"On the Trail" by Evans , public domain

Captain John Smith Chesapeake

National Historic Trail - VA,MD,DE,DC,PA,NY

The Captain John Smith Chesapeake National Historic Trail is a series of water routes in the United States extending approximately 3,000 miles (4,800 km) along the Chesapeake Bay, the nation's largest estuary, and its tributaries in Virginia, Maryland, Delaware, and in the District of Columbia. The historic routes trace the 1607–1609 voyages of Captain John Smith to chart the land and waterways of the Chesapeake.

maps

Map of the U.S. National Park System. Published by the National Park Service (NPS).National Park System - National Park Units

Map of the U.S. National Park System. Published by the National Park Service (NPS).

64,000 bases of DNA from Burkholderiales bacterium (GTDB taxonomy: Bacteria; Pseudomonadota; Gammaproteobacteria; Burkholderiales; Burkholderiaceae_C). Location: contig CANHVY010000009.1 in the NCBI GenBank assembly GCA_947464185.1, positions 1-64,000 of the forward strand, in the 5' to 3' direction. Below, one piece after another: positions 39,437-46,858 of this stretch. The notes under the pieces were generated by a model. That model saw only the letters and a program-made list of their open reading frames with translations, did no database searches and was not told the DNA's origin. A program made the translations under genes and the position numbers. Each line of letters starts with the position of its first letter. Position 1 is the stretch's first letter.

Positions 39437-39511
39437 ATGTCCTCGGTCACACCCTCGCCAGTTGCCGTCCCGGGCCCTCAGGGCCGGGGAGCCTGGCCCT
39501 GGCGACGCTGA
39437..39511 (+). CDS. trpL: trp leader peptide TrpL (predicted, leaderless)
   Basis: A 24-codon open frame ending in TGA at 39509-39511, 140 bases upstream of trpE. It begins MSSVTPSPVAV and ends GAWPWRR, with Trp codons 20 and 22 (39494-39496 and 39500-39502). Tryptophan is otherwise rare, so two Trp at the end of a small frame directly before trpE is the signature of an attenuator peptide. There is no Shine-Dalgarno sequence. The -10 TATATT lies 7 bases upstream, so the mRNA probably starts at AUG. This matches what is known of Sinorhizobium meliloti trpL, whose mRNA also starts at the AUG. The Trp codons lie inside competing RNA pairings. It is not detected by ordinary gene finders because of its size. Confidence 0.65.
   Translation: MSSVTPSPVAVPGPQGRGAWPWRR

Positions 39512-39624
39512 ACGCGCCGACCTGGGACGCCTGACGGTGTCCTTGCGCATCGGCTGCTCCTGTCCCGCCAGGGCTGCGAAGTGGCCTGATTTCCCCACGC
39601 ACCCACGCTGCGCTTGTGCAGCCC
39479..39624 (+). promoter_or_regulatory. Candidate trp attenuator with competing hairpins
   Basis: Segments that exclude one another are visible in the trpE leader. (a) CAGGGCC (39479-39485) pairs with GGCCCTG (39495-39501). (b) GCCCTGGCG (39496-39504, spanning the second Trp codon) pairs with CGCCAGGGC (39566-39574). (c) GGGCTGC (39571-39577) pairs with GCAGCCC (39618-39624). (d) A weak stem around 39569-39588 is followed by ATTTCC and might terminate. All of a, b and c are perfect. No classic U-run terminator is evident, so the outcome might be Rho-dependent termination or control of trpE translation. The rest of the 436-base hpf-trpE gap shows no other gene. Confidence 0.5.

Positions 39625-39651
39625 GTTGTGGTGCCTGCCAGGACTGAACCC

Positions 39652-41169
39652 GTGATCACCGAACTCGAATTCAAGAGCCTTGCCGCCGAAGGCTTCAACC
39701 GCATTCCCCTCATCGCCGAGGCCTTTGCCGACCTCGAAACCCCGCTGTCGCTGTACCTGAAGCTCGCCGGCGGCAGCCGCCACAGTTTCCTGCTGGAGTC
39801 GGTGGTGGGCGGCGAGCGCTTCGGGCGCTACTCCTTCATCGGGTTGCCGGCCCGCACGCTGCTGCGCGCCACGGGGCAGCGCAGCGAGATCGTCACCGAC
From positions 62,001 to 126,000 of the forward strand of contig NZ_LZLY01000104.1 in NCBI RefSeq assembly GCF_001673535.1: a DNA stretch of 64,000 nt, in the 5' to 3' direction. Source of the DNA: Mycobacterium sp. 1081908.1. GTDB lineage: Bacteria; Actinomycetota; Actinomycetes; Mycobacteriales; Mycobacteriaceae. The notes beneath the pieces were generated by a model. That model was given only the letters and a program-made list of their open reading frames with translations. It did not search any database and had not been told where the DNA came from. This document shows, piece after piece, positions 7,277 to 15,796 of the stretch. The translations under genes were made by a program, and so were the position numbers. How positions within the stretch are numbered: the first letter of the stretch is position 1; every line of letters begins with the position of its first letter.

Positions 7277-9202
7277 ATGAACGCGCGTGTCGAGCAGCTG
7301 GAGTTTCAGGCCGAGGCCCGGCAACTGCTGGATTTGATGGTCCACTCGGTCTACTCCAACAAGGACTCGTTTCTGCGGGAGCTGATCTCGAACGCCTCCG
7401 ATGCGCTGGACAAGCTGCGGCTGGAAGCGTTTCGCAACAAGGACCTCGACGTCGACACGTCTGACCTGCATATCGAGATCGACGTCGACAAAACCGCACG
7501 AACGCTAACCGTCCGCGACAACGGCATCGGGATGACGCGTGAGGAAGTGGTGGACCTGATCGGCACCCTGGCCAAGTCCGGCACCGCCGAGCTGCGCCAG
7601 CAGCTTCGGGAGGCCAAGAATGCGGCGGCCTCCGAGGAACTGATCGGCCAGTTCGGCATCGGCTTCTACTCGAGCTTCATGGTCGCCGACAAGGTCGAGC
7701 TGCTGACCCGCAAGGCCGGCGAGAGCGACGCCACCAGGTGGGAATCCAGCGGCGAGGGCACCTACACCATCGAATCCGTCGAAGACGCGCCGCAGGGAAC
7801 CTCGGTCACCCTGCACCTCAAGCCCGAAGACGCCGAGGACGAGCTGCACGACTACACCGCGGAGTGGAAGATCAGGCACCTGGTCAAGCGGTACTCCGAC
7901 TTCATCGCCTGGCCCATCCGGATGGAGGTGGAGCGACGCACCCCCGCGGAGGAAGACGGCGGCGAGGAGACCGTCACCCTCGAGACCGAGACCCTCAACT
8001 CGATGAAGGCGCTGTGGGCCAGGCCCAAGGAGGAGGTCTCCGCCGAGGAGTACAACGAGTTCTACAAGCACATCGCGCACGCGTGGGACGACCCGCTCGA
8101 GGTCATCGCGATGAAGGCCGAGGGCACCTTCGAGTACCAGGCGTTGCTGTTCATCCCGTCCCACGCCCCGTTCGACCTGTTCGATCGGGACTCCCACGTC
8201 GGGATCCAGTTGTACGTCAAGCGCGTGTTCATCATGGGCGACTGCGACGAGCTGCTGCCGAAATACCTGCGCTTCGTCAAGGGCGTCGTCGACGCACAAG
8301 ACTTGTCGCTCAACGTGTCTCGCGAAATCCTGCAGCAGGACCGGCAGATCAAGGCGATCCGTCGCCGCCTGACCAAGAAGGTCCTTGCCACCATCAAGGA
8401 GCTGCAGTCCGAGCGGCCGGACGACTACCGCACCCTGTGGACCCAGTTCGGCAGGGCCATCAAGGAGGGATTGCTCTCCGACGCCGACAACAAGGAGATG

Map of the U.S. National Park System with Unified Regions. Published by the National Park Service (NPS).National Park System - National Park Units and Regions

Map of the U.S. National Park System with Unified Regions. Published by the National Park Service (NPS).

Map of the U.S. National Heritage Areas. Published by the National Park Service (NPS).National Park System - National Heritage Areas

Map of the U.S. National Heritage Areas. Published by the National Park Service (NPS).